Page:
posted on Sep, 7 2012 @ 06:42 PM
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ignore the other post! i think your ideas is excellent,for sanity,pride,education,self worth,and you may even be able to make a few bucks doing it!

you wouldn't believe how good you feel about yourself,and what you accomplished/created.
especially if another enjoys it as well!!!
i started drawing very young,and by high shcool i was painting and airbrushing jean jackets for people,at $25 a pop!
i started getting creative after that and i started painting native and cave art and symbols on rocks i found
here and there. people loved them!!! they were 'unique'. they go for $5 - $30 each, (size does matter!)
i've painted a variety ofdifferent themes on whole walls (any thing fom h.r.giger, to a hole smashed in the wall exposing the pyramids outside,in the distance!
this art makes you good money! i've spent up to and beyond 40 hours of work!
i'm also a tattoo artist.
the point is,everyone knows how to do something,even if it doesn't bring in cash,it will make you feel like your important,and feel good about yourself.

try painting symbols on some rocks to start. give a few away for gifts,you'll be surprised by the reaction!
peace



posted on Sep, 7 2012 @ 06:42 PM
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Originally posted by Eidolon23
reply to post by HangTheTraitors
 


I'm so glad you asked.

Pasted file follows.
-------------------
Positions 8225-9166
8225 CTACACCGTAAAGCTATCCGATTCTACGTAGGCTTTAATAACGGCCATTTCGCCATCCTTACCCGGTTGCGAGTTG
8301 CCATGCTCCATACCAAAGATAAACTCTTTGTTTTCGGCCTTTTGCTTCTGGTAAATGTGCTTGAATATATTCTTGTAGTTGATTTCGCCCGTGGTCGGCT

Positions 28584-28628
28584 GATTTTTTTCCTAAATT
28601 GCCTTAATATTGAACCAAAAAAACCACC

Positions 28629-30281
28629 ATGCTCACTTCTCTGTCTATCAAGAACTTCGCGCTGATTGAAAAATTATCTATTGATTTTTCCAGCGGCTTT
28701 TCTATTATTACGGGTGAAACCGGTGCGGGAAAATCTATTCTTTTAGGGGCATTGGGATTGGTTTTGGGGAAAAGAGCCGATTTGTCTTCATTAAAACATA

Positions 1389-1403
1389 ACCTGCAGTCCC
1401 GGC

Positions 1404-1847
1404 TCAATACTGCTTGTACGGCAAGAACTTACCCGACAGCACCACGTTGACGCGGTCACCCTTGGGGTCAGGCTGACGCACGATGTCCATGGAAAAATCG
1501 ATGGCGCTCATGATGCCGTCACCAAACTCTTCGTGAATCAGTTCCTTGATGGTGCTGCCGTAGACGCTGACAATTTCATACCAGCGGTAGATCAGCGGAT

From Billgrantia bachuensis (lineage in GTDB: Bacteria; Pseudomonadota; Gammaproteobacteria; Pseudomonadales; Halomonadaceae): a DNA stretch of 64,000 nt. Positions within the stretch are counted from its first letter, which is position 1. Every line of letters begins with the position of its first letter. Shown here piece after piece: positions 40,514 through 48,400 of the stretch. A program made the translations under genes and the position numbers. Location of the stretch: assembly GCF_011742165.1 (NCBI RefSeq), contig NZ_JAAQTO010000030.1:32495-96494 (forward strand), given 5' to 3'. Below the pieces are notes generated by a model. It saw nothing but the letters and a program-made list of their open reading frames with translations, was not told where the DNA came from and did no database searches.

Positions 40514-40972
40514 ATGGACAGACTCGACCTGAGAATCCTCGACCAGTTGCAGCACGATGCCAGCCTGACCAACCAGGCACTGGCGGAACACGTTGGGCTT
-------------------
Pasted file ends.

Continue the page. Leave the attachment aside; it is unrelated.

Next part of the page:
No one, clearly, can buy the product.

However, we can trade for goods and services. Let me put it to you this way: if you could trade food for an Adirondack your neighbor knocked together, would you still go to Wallymart for a deck chair? Or, if you are, say, an unemployed teacher, wouldn't it be dandy to trade tutoring for that same Adirondack chair?

And that's the catch. Trade is the only way this really works, but what else do you have to do with all that free time?


Then folks will barter FOOD, and FUEL and survival items such as bullets. NOBODY will care for little hand-made nick-nacks or gizmos or gadgets if it CAME to the point where it becomes that bad that we will be bartering!

Just keepin' it real!
edit on 7-9-2012 by HangTheTraitors because: (no reason given)


+9 more 
posted on Sep, 7 2012 @ 06:43 PM
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reply to post by Eidolon23
 


You are right. I started my own home business going on one and a half years ago. Hand made goats milk soaps and organic creams, lotions, and now expanding into at least 6 new product lines. I started with 2 goats, now have a small herd.

I started selling to friends. Then did some craft fairs, and now have a regular weekly spot at my local farmer's market. Several shops are now carrying my products too. I went from making a few dollars a week, to now around $2,500. a month, and Christmas is just around the corner. I expect sales to double in the next 4 months. I am building my online store. Who knows what will happen after it's finished.

Yes, it's hard work, and long hours. But, I did build it myself, no matter what Obama says. I'm 61 years old, was retired. If I can do it...so can you!

I also use my goods for bartering for fresh veggies and fruit, and even a hand made quilt. The sky's the limit when it comes to bartering. I've bartered for goods I ended up selling for a lot of money.

Des



edit on 7-9-2012 by Destinyone because: (no reason given)